The Evolution of the Mammals of the Queen Charlotte Islands, British ColumbiaMicroform - 1965
Islands, with their simplified ecosystems and isolation from other populations in both space & time, provide natural settings for the study of numerous disciplines in relation to evolution. The Queen Charlotte Islands are some of the more isolated islands on the north-west coast of North America and are therefore of special interest in the study of the biotic evolution of this region. The purpose of this paper is to report on an analysis of the evolution of the native land mammals of these islands. An important aspect is to determine how much of the endemism present on the islands is accounted for by reason of its being a relict population or how much is a contribution of the insularity of the environment. The paper begins with a review of the Islands' setting and an assessment of the possibility of glacial refugia being present on the island. The Islands' physiography, vegetation, endemic species, the impoverished nature of the fauna encountered, and the probability of species survival in a refugium during the last glaciation are reviewed. The second section examines eight species of native mammals in an attempt to reconstruct their past history in a Queen Charlotte setting. The research is based on field studies conducted in 1960 & 1961 and examination of specimens collected & specimens in museums. Sources of variation, rates of evolution, and factors responsible for species appearance or disappearance are discussed. The final chapter reviews the evolution of mammals on other islands to show any trends which may be present in insular mammals.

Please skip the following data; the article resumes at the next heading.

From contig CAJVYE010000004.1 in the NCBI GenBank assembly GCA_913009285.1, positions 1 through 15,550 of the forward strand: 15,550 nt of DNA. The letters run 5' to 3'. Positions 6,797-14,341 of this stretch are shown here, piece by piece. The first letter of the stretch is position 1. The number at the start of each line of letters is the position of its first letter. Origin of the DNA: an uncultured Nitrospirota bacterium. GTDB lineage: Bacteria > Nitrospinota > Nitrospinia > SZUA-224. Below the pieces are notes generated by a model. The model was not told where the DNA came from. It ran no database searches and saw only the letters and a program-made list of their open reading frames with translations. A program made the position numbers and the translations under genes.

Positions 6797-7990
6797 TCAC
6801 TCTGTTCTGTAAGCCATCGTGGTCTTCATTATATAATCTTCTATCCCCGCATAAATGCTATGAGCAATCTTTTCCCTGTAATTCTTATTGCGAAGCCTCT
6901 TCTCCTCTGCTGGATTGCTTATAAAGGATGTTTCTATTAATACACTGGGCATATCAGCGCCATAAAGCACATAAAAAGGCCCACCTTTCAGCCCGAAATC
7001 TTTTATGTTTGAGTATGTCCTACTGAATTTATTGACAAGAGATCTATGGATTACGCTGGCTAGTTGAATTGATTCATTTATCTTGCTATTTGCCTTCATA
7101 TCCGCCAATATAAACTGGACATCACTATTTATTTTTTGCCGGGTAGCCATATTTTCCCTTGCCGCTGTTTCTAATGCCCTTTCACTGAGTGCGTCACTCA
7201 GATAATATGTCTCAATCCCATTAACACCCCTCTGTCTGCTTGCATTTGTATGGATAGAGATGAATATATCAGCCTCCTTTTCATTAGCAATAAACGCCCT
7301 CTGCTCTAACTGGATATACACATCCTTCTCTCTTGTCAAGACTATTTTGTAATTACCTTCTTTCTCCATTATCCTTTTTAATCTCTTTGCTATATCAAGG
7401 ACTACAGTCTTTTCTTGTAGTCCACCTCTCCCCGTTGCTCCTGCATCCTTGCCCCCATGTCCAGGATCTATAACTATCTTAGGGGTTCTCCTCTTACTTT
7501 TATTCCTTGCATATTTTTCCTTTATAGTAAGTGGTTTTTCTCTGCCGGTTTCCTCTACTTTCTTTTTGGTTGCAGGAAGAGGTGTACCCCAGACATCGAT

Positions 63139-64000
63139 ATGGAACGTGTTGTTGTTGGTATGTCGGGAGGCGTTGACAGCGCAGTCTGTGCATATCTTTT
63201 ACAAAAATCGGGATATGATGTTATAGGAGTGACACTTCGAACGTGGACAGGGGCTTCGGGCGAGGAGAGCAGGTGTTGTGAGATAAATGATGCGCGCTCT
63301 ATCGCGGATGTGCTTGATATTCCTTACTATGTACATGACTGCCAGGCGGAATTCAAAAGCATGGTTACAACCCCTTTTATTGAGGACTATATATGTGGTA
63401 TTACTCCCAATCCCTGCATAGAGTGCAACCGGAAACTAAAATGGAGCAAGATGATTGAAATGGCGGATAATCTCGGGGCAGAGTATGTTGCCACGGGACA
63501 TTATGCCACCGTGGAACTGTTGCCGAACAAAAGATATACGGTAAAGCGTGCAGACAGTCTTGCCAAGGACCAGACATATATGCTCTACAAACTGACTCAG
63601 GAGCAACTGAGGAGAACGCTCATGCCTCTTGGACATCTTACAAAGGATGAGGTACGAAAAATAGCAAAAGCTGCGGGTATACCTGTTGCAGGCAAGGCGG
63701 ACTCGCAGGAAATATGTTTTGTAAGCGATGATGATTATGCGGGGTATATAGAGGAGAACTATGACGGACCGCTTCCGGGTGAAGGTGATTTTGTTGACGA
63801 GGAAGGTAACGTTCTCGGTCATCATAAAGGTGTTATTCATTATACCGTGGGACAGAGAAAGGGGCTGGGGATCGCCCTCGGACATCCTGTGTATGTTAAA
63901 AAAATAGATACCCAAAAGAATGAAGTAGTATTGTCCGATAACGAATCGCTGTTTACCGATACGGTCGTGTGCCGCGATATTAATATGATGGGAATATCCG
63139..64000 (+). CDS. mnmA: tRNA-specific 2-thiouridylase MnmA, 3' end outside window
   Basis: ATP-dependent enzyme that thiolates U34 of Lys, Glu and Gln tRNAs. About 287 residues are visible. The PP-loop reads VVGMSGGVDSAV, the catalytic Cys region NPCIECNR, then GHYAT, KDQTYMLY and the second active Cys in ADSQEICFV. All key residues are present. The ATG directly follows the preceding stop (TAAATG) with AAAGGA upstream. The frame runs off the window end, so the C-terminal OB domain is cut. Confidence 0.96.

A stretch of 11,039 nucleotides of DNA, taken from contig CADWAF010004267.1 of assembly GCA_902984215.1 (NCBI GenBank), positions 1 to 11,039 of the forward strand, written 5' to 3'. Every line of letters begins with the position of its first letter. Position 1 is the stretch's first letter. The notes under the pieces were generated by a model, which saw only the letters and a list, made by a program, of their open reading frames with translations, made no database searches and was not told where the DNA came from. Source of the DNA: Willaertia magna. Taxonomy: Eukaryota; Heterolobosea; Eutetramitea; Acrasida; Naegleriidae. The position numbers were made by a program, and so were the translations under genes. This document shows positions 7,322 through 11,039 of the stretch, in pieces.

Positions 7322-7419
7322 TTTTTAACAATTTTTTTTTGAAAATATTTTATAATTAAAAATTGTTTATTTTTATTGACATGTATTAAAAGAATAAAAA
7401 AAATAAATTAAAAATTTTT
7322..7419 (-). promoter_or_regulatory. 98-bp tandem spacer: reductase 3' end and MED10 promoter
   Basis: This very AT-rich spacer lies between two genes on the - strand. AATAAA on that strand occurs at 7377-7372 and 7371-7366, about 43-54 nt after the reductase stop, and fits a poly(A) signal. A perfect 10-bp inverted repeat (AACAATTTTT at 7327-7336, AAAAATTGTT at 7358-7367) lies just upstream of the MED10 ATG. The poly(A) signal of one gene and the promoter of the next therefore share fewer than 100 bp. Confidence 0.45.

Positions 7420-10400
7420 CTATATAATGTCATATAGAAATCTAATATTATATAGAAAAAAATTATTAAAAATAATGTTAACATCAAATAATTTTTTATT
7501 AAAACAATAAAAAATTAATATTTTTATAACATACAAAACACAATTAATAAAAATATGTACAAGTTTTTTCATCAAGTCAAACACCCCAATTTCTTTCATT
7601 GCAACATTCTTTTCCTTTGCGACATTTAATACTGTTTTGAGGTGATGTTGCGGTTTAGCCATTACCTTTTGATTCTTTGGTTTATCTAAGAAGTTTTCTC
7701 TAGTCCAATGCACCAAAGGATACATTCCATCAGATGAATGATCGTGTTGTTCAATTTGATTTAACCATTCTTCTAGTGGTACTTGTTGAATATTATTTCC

Publisher: Victoria : British Columbia Provincial Museum, 1965
Description: 130 p. : maps, ill
Branch Call Number: MF BC-DOC 104-04769